That night we determined we should move our third night in France closer to the Italian border and go back north via Italy instead of France like originally planned (somewhat in hopes of avoiding more toll roads, to no avail). The hotel was okay with this, so Herr found a place in Nice.
Mont Saint Michel is one of those places you have to go. At night we were able to see the tides wrap around it like a protective blanket. It is the natural tides that kept this stronghold, founded around 708 CE, so safe for so long. When we arrived early in the morning (we made sure to get there just as it opened), the tides were still pulling away. I really wished we could have stayed on the pseudo island, but maybe some other time. 😉 The tides had sunk one of the parking lots, so cleaners were out to remove the salt that would erode the road away. In fact, you are not allowed to leave your car in any of the parking lots after a certain time because it may not be there when you get back, having been washed out with the riptide.
We walked the narrow winding road to the top, where the abbey watches over the French countryside. What a sight! Herr and I fought over the camera, and luckily Ozzy was easygoing enough that it didn’t bother him. After spending a few hours there, we traveled down the now packed narrow street to a restaurant that overlooked the tidal plain. I went all out and ordered grilled lobster and Herr got the standard three course French meal. My lobster came out halved with everything still intact, so I think that will be my last lobster experience for a long time. 😛 It was good, but creepy. We left late after waiting quite a while for Herr’s dessert, which made the trip back into a crazy escapade!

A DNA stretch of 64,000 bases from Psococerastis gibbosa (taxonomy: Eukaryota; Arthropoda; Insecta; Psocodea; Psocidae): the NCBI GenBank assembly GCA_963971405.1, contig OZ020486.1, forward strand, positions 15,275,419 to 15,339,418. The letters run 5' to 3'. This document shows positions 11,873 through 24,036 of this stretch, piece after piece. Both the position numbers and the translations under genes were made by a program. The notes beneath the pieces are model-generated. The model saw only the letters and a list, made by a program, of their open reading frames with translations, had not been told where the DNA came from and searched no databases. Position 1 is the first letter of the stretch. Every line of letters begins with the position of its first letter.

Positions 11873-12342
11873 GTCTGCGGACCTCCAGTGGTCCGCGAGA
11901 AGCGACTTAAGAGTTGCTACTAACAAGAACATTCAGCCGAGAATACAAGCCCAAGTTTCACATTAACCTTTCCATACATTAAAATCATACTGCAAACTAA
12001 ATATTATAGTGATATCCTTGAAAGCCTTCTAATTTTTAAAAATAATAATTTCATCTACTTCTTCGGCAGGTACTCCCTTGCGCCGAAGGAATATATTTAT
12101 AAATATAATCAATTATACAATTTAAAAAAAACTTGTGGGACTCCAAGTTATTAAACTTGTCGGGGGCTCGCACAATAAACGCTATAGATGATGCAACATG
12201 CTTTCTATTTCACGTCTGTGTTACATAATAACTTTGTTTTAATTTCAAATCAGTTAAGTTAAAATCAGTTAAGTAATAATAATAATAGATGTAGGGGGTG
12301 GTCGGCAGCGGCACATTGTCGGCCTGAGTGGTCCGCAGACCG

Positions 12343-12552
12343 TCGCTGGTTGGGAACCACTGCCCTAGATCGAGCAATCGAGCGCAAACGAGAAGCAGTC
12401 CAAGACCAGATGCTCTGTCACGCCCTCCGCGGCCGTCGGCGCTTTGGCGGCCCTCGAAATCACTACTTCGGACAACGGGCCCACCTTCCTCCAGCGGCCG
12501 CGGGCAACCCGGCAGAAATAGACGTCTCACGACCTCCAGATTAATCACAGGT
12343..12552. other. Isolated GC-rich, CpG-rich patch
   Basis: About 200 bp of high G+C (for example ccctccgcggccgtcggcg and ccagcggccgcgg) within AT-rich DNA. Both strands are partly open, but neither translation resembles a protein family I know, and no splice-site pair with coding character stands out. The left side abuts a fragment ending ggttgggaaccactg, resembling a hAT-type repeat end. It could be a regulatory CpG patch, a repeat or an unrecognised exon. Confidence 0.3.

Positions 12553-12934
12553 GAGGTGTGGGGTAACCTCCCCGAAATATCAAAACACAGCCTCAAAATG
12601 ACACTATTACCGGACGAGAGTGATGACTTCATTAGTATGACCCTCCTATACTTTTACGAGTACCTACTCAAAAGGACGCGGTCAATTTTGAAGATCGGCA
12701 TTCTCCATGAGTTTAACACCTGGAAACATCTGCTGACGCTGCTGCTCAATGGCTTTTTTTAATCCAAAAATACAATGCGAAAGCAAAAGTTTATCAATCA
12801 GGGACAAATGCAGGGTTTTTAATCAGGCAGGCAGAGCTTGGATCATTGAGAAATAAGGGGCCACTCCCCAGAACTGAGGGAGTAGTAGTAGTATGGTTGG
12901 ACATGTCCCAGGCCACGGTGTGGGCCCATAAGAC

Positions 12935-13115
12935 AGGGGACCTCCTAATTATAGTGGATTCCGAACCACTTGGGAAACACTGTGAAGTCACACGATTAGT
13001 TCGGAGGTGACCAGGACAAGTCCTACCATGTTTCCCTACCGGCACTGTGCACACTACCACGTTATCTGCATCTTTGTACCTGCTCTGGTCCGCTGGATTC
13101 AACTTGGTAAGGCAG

We left around 1:30 p.m. and needed to drop the car off in Versailles before 6 p.m. then catch our ICE train by 7 p.m. We got Ozzy to Bayeaux (about an hour out off the path and back) and back on the road by 3:30 p.m. I was really stressing out at that point because we had nearly three hours left of the trip to take. Google Maps listed it as three hours total, but I knew from the day before it would take twice as long. That in mind, Herr did the only thing he could… went fast. Through rain and construction zones, but luckily no heavy traffic. He was extremely tired and we were both very certain we were not going to get the car back in time.
It was at this point we both decided to stop thinking negatively and turned our energy towards hope and optimism. I just had to stay calm and think it was all going to work out in the end. We hit the outskirts of the cities around 5 p.m. (our car was technically due back in fifteen minutes at that point). The directions I had in hand were incomplete and required an hour trek through the city. Herr decided to take an earlier exit that rendered those instructions useless. Amazingly, we took a road that led directly to the Versailles chateau from the north. Incredible! We knew exactly where we were, and there was even a gas station a few blocks before the rental place. We turned it in, running, ten minutes before closing.